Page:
Could hotel check-in desks become extinct?
In yet another development in the hotel industry that could threaten to render front desks obsolete, Marriott Hotels has launched a virtual mobile check-in service that aims to shave guests precious minutes when they arrive at their hotel and cater to the ‘invisible’ traveler.travel Updated: Sep 09, 2013 11:41 IST
In yet another development in the hotel industry that could threaten to render front desks obsolete, Marriott Hotels has launched a virtual mobile check-in service that aims to shave guests precious minutes when they arrive at their hotel and cater to the ‘invisible’ traveler.
Once they have downloaded the Marriott Mobile app, guests can use their smartphones to check in at 4 pm the day before their arrival. They will also receive an automatic notification when their room is ready.
Not unlike baggage drop-off desks for fliers who’ve checked in for their flight online, Marriott guests also bypass the traditional front desk and go to a designated mobile check-in counter, where they’ll find their key card and can proceed straight to their room.
The multinational chain follows on the heels of other hotels like the Bay Hotel Singapore, which claimed to be the first property in Asia to implement a mobile check-in service when it launched last year. Upon arrival, guests are greeted by a dedicated staff member, provide their signature on an iPad and are then presented with their key card -- a process that can take as little as 30 seconds.
Mobile and virtual services like these which minimize contact with staff are being launched to cater to what the Inter Continental Hotels Group calls the “Invisible Traveler,” guests who want to be entirely self-sufficient and who enjoy “entirely independent, human-free travel experiences,” most notably Millennials.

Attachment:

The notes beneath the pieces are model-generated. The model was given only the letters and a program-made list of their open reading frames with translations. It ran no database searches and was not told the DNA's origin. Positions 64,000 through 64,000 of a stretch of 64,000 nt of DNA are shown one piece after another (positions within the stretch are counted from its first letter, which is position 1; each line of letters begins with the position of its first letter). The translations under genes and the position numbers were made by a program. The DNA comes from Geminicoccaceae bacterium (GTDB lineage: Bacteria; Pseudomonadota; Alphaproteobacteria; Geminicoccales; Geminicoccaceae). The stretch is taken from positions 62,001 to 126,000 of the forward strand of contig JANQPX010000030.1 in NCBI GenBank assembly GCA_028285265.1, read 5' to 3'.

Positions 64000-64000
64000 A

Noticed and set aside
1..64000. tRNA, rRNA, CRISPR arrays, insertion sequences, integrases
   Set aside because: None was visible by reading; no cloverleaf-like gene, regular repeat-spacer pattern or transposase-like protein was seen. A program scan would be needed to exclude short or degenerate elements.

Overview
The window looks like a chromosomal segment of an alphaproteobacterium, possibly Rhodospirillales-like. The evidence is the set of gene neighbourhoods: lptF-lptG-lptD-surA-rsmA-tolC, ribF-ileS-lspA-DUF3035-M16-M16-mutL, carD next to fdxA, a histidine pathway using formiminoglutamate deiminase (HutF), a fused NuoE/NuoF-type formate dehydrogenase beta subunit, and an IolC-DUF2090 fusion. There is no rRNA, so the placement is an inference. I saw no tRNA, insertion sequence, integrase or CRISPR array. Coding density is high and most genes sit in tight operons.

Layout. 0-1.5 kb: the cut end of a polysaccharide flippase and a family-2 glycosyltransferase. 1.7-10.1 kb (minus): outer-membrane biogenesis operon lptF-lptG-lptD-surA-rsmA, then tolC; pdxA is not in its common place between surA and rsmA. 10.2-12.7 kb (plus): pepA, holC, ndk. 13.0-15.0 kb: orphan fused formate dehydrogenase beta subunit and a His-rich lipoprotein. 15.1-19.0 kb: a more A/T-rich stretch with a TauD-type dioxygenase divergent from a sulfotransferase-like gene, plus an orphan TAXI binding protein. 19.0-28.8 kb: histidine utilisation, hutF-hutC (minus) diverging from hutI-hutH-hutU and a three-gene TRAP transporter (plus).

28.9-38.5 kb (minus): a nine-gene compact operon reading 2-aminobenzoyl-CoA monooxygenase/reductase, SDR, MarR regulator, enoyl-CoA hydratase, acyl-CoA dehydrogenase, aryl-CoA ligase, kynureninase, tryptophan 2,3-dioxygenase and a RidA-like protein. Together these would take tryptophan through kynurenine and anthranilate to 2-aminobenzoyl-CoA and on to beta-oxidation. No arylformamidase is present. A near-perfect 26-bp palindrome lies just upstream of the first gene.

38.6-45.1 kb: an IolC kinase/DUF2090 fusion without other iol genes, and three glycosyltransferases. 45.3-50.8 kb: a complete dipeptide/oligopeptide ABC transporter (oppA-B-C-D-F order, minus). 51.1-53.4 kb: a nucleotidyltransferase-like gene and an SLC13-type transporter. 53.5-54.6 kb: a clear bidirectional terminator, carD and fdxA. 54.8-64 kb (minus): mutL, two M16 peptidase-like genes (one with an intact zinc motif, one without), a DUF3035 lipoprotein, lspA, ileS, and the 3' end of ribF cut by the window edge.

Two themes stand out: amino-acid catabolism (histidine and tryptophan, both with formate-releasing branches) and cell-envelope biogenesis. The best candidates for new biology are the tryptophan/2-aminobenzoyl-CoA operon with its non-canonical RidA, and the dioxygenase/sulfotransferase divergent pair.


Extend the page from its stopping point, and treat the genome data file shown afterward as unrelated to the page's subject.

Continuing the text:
Last month, luxury hotel chain the Four Seasons also launched a ‘Pin.Pack.Go’ service that brings the concierge service onto Pinterest: After creating a board for their trip, users add information on their destination, the type of travel experience they’re looking for -- family vacation, romantic getaway or cultural visit. The Four Seasons hotel in the destination city will then follow the user and send a request to collaborate on their board and then offer personalized travel recommendations and local insider tips.
And over in Dubai, at the iconic, sail-shaped luxury hotel the Burj Al Arab, guests are given 24-carat gold-plated iPads that serve as their personal virtual concierge which they can use to access guest services, housekeeping, restaurant menus.
Marriott’s mobile check-in service is available across 329 Marriott properties across the US and Canada (excluding Quebec) and will also roll out to 15 other countries including the UK, China, the United Arab Emirates, Mexico and India by late November.